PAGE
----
HIV stands for Human Immunodeficiency Virus. HIV affects the body’s immune system, attacking the body’s defences against disease making it less able to fight infections and more vulnerable to illnesses.
If left untreated, HIV can cause AIDS (Acquired Immune Deficiency Syndrome) seriously harming the body’s immune system, resulting in serious illness and disease. AIDS can only develop in someone already infected with HIV, but not everyone who has HIV develops AIDS. In the UK, because of good treatments now available for HIV, most don’t.
HIV treatment is more effective the earlier it starts, which is why it's important for people who may be at risk to get tested.
The HIV virus is found in semen, blood, rectal fluids, vaginal fluids and breast milk.
The most common ways of getting HIV is through unprotected vaginal or anal sex, by sharing sex toys without using condoms, or by sharing syringes or needles to inject drugs.
HIV can also be passed from an infected mother to baby during pregnancy or through breastfeeding. It is very rare in the UK for HIV to be passed on to babies because of testing and effective treatment.
Other risk factors can include;
- Medical treatment abroad
- Blood transfusion with unscreened blood (UK blood screened)
You can't get HIV:
- From sharing food, cooking or eating utensils
- From kissing
- From shaking hands or hugging
- From the toilet or swimming pools
- From spitting or biting
- From sneezing
It is extremely unlikely that you will get HIV from oral sex although it is possible.
HIV needs to be diagnosed through a blood test.
HIV infection can be hard to spot in its early stages. Left untreated, a person with HIV will become very unwell over time. HIV mimics many other conditions so can be missed.
Many people with the infection will not have any symptoms for many years.
If you or your partner think you may have been infected with HIV, it is important for both of you to get tested.
HIV can be present for months or years before health problems begin. However, the person with HIV can still pass on the virus to other people during this time and their immune system will slowly become damaged.
If detected early, medicines should help the person with HIV stay well and lead a healthy and normal life. This is why it's important for anyone who has been at risk of catching HIV to get tested.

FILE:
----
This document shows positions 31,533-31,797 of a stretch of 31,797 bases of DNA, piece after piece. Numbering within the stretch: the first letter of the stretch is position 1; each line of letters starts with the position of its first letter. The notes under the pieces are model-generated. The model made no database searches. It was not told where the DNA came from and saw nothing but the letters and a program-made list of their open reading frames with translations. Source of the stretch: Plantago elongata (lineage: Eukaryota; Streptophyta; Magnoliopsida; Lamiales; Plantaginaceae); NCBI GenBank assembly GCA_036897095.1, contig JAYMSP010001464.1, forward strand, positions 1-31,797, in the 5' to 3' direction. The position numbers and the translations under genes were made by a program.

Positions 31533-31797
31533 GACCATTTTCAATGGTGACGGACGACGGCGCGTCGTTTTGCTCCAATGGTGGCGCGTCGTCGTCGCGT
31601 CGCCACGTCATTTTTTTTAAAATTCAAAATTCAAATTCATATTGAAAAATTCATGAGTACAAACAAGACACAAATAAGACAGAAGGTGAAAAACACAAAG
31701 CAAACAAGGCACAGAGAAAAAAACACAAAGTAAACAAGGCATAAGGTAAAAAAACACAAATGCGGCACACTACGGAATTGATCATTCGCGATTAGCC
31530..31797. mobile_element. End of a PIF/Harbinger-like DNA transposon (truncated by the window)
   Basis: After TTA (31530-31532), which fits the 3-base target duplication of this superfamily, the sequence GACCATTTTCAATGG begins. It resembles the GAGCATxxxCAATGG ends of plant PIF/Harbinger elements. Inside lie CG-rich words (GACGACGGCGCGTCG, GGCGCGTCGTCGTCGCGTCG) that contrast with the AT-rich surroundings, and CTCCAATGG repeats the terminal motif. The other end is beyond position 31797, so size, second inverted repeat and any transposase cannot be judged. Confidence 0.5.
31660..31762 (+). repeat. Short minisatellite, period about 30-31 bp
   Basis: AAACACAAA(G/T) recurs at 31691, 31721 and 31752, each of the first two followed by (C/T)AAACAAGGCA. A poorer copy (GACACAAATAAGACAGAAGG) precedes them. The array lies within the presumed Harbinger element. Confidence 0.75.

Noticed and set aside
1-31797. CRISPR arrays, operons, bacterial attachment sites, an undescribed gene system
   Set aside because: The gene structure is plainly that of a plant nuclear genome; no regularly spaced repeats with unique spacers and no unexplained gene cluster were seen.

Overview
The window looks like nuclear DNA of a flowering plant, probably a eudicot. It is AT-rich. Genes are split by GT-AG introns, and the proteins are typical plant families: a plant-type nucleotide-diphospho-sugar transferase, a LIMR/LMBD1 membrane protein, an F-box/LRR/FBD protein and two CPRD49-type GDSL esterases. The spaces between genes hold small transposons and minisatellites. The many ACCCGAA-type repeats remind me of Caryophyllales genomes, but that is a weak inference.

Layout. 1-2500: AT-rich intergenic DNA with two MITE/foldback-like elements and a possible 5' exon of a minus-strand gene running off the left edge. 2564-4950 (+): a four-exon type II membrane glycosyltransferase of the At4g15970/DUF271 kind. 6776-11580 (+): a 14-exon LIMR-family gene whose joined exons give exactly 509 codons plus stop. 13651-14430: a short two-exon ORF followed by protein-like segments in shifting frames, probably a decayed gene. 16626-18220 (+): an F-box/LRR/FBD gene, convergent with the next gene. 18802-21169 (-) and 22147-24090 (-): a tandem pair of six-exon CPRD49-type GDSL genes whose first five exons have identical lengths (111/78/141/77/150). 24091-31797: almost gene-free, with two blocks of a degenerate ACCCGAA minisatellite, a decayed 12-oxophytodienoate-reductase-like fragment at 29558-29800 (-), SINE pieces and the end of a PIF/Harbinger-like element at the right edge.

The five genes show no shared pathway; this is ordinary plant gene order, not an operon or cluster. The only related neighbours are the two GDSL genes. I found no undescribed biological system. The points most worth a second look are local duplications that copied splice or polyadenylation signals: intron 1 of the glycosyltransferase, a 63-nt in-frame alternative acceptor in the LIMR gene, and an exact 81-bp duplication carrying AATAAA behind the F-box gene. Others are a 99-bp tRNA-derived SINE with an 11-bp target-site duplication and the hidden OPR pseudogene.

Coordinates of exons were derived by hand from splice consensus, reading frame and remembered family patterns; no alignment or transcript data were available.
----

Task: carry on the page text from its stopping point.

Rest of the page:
Testing for HIV is straightforward, highly accurate and is the only way to know if you are infected. If you have never tested for HIV you should consider a test.
Also consider a repeat test if:
- you've had unprotected sex with a new partner
- you’ve shared injecting equipment
- you’ve been in hospital abroad where equipment may not have been sterile or was used on more than one person or had a blood transfusion abroad
- Had a tattoo or piercing where it might not have been done as a sterile procedure
All pregnant women in the UK are offered HIV testing as part of their routine antenatal care. This is because steps can be taken to prevent the virus from being passed on to the baby.
Because HIV can be passed on through sexual intercourse, if you are thinking about having sex without a condom you should consider both you and your partner testing before doing so.
You can be tested for HIV at your local sexual health service or by your GP, or you can buy a test to do at home. Some charities also offer free testing.
Tests at a clinic or GP
Tests at a sexual health clinic or GP are completely free and confidential. An HIV test involves a trained health professional taking a small amount of blood from you, usually from your arm.
If you get infected with HIV, your body reacts to the infection and produces ‘antibodies’. The test looks to see if you have these HIV antibodies in your blood. If you do have HIV antibodies this means you have HIV. Nowadays blood tests also test for HIV itself by looking at the same time for the virus or ‘antigen’.
In some areas, saliva tests are available. In this test, a sample of saliva is taken using a mouth swab. In some areas dried blood spot tests are available, in which the finger or heel is pricked and a spot of blood is blotted onto filter paper.
You may get the result straight away or you may have to wait for them to send the sample to a laboratory for testing. Either way they will let you know your result and what this means. If you have any questions just ask the person taking the test or giving the result.
You can now buy tests online (and some pharmacies may also stock them soon) to test your own blood for HIV. You must make sure that any test you buy is licenced for use in the UK, licenced tests will have a “CE” mark. You should never use a test that doesn’t have this mark as the results could be inaccurate. The test involves taking a drop of blood from your finger.